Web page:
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theo

Romeo and Juliet at the KC

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I attended the Saturday Matinee performance of Romeo and Juliet.  Eunwon Lee danced Juliet and Gian Carlo Perez Danced Romeo. I thought they were magnificent.  The production itself was also beautiful. However,I feel that Cranko's version lacks ks the dramatic "oomf" that the Macmillan version provides.   It's hard not to compare one version to the other.   When I was a young  ballet student, my mother took me to see the Stuttgart Ballet do three performances of Romeo and Juliet at Lincoln Center back in 1972.    Even though that was my first overwhelming encounter with this ballet, it is the Macmillan version that sticks with me.   I will say this though, I'll take the gypsies over the harlots any day!  For my performance yesterday, the gypsies were danced with joy by Esmiana Jani, Francesca Dugarte and Nicole Ganiero.  They were really fun.

I felt the whole company danced with joy. They are such a pleasure to watch. Julie Kent was in the audience and stayed in the theater to speak to anybody who wanted to stop and talk to her. She was lovely, warm and gracious and I got to thank her personally for bringing this production to KC.  It's easy to see how truly connected she is to the company and they to her.  

Stand out performances:

Eunwon Lee - Juliet: She is really beautiful.  She danced with an airy freedom and expressed true joy.  During the standing ovation at the end of the performance, she was crying. She had clearly given her all and everybody appreciated it.

Gian Carlo Perez - Romeo : I liked him a lot. He is strong and he communicates well with his gestures an mime. I thought he was elegant and an excellent partner to Eunwon.  I wished he could have had more opportunity in this production to develop his character,  but that is no complaint against him.  It's simply the choreography.  He did a beautiful job with the role, I thought.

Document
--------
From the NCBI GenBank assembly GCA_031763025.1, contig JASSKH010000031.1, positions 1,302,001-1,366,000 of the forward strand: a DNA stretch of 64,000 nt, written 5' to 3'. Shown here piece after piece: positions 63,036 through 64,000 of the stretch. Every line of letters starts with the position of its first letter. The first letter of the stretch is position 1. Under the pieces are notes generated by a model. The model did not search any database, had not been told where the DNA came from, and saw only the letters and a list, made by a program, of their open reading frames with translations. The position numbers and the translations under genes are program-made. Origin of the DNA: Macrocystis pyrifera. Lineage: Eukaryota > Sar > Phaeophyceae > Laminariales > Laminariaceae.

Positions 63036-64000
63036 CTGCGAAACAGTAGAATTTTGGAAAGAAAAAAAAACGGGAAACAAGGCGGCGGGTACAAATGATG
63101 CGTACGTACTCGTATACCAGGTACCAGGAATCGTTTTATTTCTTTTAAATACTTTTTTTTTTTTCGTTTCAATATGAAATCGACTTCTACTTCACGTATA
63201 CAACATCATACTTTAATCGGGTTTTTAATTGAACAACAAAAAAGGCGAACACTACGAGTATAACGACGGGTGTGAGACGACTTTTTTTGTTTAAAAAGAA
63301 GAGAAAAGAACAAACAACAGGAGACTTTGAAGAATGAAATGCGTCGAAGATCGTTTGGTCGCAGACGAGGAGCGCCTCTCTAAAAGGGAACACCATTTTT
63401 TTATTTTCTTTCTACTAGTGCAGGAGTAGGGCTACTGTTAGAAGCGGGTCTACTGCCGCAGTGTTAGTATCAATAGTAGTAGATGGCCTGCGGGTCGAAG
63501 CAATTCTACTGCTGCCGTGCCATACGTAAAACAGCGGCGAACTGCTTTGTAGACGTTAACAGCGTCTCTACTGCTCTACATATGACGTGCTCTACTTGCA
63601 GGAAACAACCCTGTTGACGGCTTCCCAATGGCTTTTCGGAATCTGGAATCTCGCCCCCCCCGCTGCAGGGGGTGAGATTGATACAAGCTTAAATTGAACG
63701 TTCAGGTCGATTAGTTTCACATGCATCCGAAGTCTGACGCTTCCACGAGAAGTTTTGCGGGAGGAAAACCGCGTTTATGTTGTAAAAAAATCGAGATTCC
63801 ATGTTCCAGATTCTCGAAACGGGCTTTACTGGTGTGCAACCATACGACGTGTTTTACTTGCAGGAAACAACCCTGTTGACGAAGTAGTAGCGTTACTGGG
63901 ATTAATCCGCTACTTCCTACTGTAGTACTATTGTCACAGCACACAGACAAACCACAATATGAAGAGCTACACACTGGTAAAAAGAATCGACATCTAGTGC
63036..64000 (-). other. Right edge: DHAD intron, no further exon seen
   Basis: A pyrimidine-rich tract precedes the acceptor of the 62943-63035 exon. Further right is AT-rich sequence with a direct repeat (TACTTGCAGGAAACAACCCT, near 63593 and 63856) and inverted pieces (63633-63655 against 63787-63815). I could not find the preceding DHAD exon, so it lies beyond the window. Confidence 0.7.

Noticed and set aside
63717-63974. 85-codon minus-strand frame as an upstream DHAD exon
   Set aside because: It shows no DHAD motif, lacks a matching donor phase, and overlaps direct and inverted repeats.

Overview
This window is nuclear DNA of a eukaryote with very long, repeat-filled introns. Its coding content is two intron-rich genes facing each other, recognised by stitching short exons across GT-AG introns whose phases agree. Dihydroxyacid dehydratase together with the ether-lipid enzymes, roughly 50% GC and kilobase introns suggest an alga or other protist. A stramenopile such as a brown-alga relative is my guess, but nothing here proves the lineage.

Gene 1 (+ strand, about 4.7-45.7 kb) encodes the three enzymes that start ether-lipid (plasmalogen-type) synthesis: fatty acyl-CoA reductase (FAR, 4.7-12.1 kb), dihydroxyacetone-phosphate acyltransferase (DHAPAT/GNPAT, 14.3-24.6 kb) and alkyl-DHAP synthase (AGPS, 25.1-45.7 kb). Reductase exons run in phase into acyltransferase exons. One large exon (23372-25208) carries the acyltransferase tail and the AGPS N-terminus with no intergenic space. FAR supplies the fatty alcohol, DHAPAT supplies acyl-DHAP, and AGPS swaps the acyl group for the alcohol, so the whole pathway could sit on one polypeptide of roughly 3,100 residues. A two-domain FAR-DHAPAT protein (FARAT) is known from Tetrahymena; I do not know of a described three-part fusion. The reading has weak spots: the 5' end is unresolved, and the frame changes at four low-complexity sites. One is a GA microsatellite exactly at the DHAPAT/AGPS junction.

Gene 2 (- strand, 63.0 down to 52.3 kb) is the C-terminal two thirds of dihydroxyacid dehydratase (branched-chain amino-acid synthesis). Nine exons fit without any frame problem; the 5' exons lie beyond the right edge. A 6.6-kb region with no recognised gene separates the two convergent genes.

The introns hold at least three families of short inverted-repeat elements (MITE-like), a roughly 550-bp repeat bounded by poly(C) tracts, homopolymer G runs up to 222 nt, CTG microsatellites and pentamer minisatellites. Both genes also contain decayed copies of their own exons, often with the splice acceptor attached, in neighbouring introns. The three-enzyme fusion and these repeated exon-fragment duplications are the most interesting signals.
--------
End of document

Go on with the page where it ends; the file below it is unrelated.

Rolando Sarabia- Tybalt:  Okay, now HE is a menacing and fearsome Tybalt.  I thought he was great!  Again, my only complaint here is that he didn't have more of an opportunity to present his character.   He certainly made an impression though.  

Andile Ndlovu-Mercutio:  Uh...WOW!  He was joyful, buoyant, comical and such fun to watch.  

These were the stand out performers for me, but as I said earlier the whole company danced with joy and in the market scenes you could really see them  say "we are here, we are a company, we are a team!  We are the Washington Ballet!"

I also want to mention the Washington Ballet Orchestra.  This was the first time I've heard them perform.  I thought they were excellent and they played Prokofiev's haunting score to perfection.

All in all, I love this company.  They dance their hearts out and they dance beautifully.  From the dancers, to the volunteer moms selling Washington Ballet items (I bought a sweatshirt and a bag thank you) to Ms. Julie Kent who made herself freely available to the audience on this day. You can see that they are deeply invested in what they are doing. Brava/Bravo, and thank you for poring your hearts into your every movement.  I,  along with the rest of the audience gave you a standing ovation.  It was well deserved.   

 

 

 

Edited by theo
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EunWon Lee became my favorite WB dancer the first time that I saw her dance. She is solid at the classical roles (was an excellent Giselle); she just needs to improve in the contemporary dances, and by all accounts she is a very hard worker so I'm sure that she will do it.

Unless I mis-read your post, I'm not the only who thinks that the choreography for Romeo was lacking.